We had a lot of fun at the Jeep rally. They had several trails of varying degrees of difficulty, and we decided to sign up for 3 out of the 5 rated easy. The first one was the Hillbilly run as described in my previous post. Our next run was named “4 Peaks”. It was as advertised, fairly easy, with but one real tricky spot where it was a test to see if we could remain on all 4 wheels. Our last run was on the “Tomahawk” trail. This trail had a couple of “extra credit” side tracks (short, challenging deviations off the main trail); one a steep grade, the other very rough, rocky terrain which our trail leader said he believed to be a step or two above the “easy” trail rating. Jeanne handled all very well, with only some minor reconfiguring of her muffler system (aka: big ol‘ dents!). Plus, we got a glimpse of the “Gunsight Notch” rock formation which is along this trail.
One of our down days we made an excursion to the Desert Bar. This was a bar set up in the middle of nowhere in the desert outside of Parker. It is only open on weekends and New Year’s Eve and it was pretty well packed when we went. They have several food stands and all lines were insufferably long. At least they had live music to stand in line to, Kevin Jaxon and the Midnight Sun. To my dismay, the only beer I saw being consumed was Bud, Miller and Coors, most of which was of the lite variety (yuuuucckkkk, gag me with a spoon!).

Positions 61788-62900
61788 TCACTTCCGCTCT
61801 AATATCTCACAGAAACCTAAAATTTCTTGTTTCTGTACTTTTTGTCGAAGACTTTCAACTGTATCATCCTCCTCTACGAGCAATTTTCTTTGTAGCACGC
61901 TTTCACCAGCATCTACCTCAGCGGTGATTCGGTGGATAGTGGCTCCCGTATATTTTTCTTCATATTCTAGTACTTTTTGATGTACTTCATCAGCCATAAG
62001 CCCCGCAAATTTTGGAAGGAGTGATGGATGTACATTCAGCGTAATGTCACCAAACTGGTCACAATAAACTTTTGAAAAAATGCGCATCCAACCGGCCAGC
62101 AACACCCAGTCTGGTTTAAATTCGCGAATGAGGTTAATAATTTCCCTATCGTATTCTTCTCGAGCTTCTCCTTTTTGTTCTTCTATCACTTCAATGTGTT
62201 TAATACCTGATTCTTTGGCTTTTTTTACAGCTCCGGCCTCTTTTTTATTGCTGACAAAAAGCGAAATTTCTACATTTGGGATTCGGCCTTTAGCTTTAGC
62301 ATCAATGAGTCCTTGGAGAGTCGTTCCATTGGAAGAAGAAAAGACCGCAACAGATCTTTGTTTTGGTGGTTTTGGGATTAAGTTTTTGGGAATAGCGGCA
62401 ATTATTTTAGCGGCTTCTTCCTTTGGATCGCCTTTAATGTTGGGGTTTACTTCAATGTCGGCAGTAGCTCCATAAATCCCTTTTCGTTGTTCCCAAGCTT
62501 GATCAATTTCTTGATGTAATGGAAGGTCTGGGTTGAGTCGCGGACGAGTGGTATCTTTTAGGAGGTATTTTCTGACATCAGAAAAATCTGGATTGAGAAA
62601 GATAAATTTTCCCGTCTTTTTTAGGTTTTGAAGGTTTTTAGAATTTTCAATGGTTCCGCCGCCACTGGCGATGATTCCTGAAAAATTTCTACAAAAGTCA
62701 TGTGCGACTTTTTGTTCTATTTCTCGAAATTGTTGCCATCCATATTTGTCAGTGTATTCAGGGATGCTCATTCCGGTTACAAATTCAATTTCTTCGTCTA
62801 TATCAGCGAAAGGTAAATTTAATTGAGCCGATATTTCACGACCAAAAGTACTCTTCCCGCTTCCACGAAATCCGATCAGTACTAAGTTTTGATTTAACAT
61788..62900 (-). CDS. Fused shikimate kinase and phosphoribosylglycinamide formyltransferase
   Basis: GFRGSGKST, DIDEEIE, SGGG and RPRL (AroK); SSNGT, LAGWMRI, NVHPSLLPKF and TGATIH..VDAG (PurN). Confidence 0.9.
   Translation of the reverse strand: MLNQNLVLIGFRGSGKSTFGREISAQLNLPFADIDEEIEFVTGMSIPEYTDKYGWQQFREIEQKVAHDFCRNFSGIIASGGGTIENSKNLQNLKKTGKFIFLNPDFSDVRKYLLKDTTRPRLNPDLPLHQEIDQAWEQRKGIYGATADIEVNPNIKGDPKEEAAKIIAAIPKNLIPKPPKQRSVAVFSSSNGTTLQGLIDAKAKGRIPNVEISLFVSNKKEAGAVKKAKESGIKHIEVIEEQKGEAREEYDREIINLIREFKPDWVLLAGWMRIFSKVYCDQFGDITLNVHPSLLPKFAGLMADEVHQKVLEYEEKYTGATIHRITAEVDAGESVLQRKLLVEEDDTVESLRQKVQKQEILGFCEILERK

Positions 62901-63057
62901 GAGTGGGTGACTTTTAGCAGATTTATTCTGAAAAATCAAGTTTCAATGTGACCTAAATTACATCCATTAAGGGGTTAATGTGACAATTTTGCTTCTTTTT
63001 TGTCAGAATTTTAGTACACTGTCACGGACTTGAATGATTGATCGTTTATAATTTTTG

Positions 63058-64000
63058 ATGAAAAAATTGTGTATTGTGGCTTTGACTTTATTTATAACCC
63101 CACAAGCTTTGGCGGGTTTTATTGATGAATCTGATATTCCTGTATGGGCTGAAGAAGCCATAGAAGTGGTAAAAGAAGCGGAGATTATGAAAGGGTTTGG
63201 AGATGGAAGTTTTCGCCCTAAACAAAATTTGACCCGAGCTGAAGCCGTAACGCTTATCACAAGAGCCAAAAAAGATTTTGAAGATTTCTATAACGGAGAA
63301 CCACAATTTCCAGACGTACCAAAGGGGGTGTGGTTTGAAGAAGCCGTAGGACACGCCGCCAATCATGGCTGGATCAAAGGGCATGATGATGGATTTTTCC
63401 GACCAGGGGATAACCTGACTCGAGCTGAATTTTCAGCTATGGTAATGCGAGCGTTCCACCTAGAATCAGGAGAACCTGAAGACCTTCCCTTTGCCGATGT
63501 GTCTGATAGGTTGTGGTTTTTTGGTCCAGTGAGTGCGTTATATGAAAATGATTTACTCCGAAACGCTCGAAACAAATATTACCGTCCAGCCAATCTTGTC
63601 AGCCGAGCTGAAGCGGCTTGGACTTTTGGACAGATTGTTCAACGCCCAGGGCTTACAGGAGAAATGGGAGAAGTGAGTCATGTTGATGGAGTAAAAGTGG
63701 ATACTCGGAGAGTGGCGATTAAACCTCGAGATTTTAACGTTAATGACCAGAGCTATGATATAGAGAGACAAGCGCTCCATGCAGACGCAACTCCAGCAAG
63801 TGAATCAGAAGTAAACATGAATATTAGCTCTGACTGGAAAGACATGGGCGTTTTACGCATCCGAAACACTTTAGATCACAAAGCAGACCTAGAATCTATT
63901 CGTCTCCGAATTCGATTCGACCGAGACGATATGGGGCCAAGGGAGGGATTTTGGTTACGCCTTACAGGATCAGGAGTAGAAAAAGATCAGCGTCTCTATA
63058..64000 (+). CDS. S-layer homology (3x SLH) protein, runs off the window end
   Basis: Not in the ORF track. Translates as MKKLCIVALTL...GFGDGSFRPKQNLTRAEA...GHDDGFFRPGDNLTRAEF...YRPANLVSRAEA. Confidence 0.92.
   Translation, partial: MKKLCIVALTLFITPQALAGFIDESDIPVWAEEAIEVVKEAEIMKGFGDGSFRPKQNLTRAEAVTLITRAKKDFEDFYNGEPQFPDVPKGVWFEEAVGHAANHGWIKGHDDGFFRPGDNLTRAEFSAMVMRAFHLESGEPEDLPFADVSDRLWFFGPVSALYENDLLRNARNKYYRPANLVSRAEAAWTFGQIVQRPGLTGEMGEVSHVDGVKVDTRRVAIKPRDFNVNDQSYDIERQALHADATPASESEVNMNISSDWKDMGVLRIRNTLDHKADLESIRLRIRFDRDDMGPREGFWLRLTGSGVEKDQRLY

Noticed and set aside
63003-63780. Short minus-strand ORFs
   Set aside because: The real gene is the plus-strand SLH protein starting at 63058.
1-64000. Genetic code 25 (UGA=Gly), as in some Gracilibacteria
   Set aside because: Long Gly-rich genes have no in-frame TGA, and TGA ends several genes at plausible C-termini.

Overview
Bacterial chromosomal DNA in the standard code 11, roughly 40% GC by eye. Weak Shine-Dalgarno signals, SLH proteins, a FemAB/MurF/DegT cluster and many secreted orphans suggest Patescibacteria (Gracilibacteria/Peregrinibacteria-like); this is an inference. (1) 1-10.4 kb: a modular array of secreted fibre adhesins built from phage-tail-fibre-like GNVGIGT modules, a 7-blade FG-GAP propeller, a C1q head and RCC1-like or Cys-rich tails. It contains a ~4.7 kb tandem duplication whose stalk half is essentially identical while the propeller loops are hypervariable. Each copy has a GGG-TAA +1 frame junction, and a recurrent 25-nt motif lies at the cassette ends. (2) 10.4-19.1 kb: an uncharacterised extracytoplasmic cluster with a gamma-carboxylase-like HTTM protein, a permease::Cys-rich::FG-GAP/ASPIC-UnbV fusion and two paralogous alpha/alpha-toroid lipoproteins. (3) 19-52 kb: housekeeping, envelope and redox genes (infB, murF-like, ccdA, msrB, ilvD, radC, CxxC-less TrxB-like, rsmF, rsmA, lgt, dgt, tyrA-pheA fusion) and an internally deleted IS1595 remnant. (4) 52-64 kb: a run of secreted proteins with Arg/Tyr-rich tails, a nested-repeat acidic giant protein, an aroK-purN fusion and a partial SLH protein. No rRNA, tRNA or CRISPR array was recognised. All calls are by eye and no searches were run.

We used another day to take a short hike up and around Crystal Hill next to the KofA Mountains, a popular area for rockhounds. Alas, we found no valuable gemstones or minerals, but hey, the time spent together was priceless!
The FMCA (Family Motor Coach Association) Jeep clubbers are, if nothing else, rabid Jeep enthusiasts, and during the off-trail times we took in a lot of helpful hints and information. Everyone was in agreement, that being in a Jeep club is a costly proposition. All of the recommendations as to equipment upgrades and replacements had our heads spinning and ears ringing, “ka-ching, ka-ching!” As it stands, we did survive this rally in a stock Jeep Wrangler Sport, however we are now debating how much and where to throw all our money. Lift the Wrangler and add bigger, trail tires to start? Down the road, bumpers and winch, lockers on both axles, upgraded axles (Rubicon), sway bars, and much much more? Or take the short cut and trade in for the Rubicon which has much of this already on it? Quite the conundrum…Hey, it’s only money and you can’t take it with you…